Physics-Education Faculty Collaboration Strategies
Arrange for science teaching methods courses to count towards both a physics degree and teacher certification. A key indicator of successful collaboration between physics departments and education schools is the degree to which each is willing to award course credit for a course offered in the other department.
- At Arkansas, physics teaching methods classes are cross-listed in physics and education course catalogs, and are “strongly recommended by the College of Education for entering science and math Masters of Arts in Teaching students.” In addition, the elementary physical science methods course is now required for all elementary education majors.
- At Arizona, science teacher preparation is done entirely within the College of Science; however, an education faculty member teaches a science methods course every semester.
- At Colorado, the pedagogy course that all Learning Assistants take – the Mathematics and Science Education Seminar – is taught by an education faculty member and a former Teacher in Residence. PhysTEC faculty are in the process of submitting it as a regular course for credit towards a physics degree.
- At Seattle Pacific, a faculty member with a joint appointment in physics and education teaches methods courses for future teachers and physics courses for nonmajors.
Use a Master Teacher as a bridge between your physics department and education school. As someone skilled and trained in both physics and teaching, a Master Teacher within the program is a natural liaison between physics and education faculty.
- The Arkansas College of Education and Health Professions has hired a former Teacher in Residence (TIR) as an instructor specializing in science education for elementary education majors. A PhysTEC faculty member reports that “her effectiveness in engaging the future elementary teachers inspired the education faculty preparing them to greatly increase their interaction with the physics faculty.”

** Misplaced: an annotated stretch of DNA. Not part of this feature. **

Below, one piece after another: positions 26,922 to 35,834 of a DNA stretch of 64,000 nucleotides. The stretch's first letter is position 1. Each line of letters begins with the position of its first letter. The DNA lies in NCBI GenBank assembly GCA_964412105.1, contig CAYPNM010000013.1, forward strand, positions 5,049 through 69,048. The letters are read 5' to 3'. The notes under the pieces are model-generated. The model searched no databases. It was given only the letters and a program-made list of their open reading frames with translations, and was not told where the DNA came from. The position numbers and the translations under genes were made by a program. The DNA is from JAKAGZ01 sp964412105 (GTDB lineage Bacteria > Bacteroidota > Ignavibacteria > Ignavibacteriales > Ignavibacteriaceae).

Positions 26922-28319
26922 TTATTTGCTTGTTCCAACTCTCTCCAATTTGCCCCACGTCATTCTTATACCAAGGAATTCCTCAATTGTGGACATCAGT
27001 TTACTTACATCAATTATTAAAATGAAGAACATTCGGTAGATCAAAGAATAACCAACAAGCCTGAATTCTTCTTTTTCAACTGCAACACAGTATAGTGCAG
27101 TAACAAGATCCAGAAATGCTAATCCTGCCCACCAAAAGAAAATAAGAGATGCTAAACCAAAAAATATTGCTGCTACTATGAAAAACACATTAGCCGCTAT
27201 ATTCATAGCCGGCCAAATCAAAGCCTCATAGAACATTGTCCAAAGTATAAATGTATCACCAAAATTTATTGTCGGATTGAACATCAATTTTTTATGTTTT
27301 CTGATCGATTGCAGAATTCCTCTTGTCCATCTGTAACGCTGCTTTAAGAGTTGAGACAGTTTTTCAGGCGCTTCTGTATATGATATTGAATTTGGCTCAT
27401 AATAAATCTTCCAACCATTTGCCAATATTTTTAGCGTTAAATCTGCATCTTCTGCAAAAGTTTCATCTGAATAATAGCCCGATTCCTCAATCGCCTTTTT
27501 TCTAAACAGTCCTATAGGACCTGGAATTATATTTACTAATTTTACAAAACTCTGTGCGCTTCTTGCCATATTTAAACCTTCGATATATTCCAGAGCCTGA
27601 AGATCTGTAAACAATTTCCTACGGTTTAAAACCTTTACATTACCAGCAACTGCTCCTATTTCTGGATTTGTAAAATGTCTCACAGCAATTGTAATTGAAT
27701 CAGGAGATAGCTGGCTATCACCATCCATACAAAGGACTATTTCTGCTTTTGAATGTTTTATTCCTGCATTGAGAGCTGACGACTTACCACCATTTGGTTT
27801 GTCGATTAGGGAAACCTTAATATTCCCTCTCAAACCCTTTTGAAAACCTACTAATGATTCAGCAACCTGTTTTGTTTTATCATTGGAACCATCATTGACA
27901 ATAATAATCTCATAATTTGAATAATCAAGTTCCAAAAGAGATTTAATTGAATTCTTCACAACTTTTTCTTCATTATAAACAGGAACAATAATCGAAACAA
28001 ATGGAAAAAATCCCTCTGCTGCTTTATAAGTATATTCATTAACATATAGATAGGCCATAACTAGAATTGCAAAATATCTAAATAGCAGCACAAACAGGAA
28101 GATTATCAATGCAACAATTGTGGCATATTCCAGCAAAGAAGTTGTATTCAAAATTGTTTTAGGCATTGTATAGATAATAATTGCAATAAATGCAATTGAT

- At Western Michigan and Seattle Pacific, TIRs and education faculty members have team-taught physics teaching methods courses, enabling the courses to directly address the unique challenges of physics teaching.
Form joint committees and working groups that include physics and education faculty, as well as faculty from other STEM departments, and university and school district administrators. Physics and education faculty can prepare joint grant proposals, form science education task forces, and serve on joint thesis committees.
- Physics and education faculty at Seattle Pacific have developed a Science Education Task Force that “is working to improve coherence and advising for science students who enter the certification process.”
- A Ball State Teacher in Residence brought together “community college faculty, Muncie Public School administrators, Ball State administrators, and community/vocational workforce representatives to attend state education (DOE) conferences on STEM education” and submit collaborative grant proposals.
- Colorado STEM and education faculty have put in a proposal to the National Science and Mathematics Initiative (NMSI), to transform the school’s teacher certification process and early field experience program.
- At Arkansas, physics and education faculty have collaborated on several science education grant proposals. In addition, physics faculty have served on College of Education search committees and PhD thesis committees, and education faculty have served on physics masters committees. Arizona reports similar achievements.
Collaborate on articles, presentations and workshops. Physics education research (PER) and physics teacher preparation unite the concerns of physics and education faculty members.
- Colorado’s PER group spans the Physics Department and Education School, and members write numerous articles and deliver numerous joint workshops and presentations, including a workshop for PTEC members on their Learning Assistant program.
- Physics and education faculty have worked together closely on the PhysTEC project at Western Michigan, and have given joint presentations at numerous national meetings.